The depot sat vacant at the same spot for nearly seven decades when it was put up for auction. In August, 2005 the depot was reloacated to Fiddler's Grove, the collection of historic local buildings on the Wilson County Fairgrounds. One year later after extensive renovations it was dedicated. Today, fairgoers can walk inside and see train memorabilia as well as a model railroad display.

Friday, September 21, 2012

Jackson Falls

Jackson Falls

When travelling along the Natchez Trace Parkway in Hickman County, near Milepost 404 is a pull off for Jackson Falls, one of the most scenic spots along the trace. The waterfall is named after Andrew Jackson who while still a general took the Natchez Trace and for all we know could have seen this place. All in all the falls are about 40 feet tall. It is in two parts, with the upper part as a cascade that flows at an angle where the stream makes a left turn and falls over a bluff.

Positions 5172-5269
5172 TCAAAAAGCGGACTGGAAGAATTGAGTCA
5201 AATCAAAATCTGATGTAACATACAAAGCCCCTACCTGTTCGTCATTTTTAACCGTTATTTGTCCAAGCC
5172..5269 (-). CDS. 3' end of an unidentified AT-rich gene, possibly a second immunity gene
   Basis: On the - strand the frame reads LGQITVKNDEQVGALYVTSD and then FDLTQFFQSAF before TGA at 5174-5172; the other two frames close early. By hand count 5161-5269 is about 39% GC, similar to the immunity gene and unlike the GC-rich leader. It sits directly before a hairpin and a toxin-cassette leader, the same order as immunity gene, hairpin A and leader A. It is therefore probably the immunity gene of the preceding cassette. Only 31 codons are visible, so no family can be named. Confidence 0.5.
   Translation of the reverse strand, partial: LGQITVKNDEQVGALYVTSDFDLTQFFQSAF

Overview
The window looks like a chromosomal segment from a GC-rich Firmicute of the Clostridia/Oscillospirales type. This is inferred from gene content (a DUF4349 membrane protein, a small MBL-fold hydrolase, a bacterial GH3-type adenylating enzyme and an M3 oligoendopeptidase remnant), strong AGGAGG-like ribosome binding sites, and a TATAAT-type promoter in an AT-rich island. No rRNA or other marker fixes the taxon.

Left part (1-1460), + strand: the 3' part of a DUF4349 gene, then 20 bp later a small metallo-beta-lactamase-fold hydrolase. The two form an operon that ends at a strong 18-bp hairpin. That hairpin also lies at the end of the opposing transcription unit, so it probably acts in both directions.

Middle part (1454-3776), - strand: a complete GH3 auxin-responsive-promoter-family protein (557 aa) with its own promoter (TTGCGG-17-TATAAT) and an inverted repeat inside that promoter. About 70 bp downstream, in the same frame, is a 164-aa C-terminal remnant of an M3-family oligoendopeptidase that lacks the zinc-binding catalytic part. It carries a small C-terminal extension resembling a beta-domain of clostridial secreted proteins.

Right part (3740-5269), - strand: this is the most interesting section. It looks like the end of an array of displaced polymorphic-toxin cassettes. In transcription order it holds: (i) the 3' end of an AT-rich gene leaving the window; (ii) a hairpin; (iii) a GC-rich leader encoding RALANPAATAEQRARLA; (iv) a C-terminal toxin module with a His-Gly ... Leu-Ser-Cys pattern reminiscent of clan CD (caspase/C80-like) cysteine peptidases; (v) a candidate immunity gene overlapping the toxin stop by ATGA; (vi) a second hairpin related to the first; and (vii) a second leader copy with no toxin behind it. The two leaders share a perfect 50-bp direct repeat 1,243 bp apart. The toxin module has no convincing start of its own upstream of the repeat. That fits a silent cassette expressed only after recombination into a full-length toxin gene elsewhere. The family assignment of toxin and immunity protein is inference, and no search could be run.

from the marker at the top of the trail:
A steep trail (concrete sidewalk) 900 feet long takes you to a clear pool at the base of these falls. This trail descends to Jackson Falls a beautifully sculptured cascade that seems ageless but it isn't. For thousands of years before the falls existed Jackson Branch flowed into this high valley isolated from the Duck River below. Then in a classic case of stream piracy, the Duck River captured Jackson Branch. The flooding river and other erosional agents wore away at the bluffs, cutting a new channel through faults in the rock. At the site of Jackson Falls the diverted stream slips down into the Duck River Valley abandoning its former course.

Thursday, September 20, 2012

Meramec Caverns Barn in Tennessee

Meramec Caverns Barn in Tennessee